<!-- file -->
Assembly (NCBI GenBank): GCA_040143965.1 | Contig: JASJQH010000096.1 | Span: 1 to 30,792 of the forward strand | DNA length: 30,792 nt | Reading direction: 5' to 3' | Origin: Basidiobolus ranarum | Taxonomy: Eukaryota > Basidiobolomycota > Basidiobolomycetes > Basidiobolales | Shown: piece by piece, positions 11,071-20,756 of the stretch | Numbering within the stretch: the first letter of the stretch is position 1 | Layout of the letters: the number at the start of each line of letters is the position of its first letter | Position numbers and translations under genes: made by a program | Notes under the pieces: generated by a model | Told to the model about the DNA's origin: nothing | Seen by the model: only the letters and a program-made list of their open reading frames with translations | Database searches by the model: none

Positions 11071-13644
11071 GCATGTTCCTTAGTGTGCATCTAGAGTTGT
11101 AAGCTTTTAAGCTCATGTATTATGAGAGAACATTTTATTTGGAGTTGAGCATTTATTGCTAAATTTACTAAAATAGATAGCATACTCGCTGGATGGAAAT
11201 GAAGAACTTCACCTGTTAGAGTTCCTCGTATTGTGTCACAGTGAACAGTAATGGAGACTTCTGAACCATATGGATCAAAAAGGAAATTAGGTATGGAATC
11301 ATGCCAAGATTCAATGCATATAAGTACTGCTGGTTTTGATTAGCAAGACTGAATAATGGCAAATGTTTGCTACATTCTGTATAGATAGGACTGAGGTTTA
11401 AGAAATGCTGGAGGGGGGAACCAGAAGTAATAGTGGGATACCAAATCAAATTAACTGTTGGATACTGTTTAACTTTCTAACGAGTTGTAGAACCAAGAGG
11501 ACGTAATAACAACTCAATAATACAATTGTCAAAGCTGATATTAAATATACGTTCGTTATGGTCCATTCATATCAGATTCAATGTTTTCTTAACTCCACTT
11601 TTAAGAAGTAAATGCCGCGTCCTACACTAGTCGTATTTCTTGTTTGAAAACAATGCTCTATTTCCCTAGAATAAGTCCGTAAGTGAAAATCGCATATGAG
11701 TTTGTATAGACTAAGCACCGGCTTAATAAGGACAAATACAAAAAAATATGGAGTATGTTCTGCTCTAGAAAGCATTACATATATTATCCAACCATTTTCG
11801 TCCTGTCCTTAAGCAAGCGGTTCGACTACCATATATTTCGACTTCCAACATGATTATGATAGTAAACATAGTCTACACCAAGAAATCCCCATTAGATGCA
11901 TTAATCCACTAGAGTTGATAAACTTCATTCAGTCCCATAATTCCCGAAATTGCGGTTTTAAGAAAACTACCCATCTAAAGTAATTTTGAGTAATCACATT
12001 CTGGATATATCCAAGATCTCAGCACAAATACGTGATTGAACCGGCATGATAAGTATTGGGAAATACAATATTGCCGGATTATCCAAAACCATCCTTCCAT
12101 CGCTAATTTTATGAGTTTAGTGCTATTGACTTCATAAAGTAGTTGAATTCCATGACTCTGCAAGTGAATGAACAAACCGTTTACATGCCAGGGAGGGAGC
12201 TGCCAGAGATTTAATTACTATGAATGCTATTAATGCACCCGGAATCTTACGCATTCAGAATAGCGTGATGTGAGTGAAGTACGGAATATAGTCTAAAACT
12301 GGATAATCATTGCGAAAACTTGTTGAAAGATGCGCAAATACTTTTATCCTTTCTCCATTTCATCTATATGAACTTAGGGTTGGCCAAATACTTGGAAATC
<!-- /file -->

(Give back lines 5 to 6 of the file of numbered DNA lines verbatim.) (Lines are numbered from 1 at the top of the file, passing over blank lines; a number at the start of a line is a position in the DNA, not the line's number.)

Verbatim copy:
11201 GAAGAACTTCACCTGTTAGAGTTCCTCGTATTGTGTCACAGTGAACAGTAATGGAGACTTCTGAACCATATGGATCAAAAAGGAAATTAGGTATGGAATC
11301 ATGCCAAGATTCAATGCATATAAGTACTGCTGGTTTTGATTAGCAAGACTGAATAATGGCAAATGTTTGCTACATTCTGTATAGATAGGACTGAGGTTTA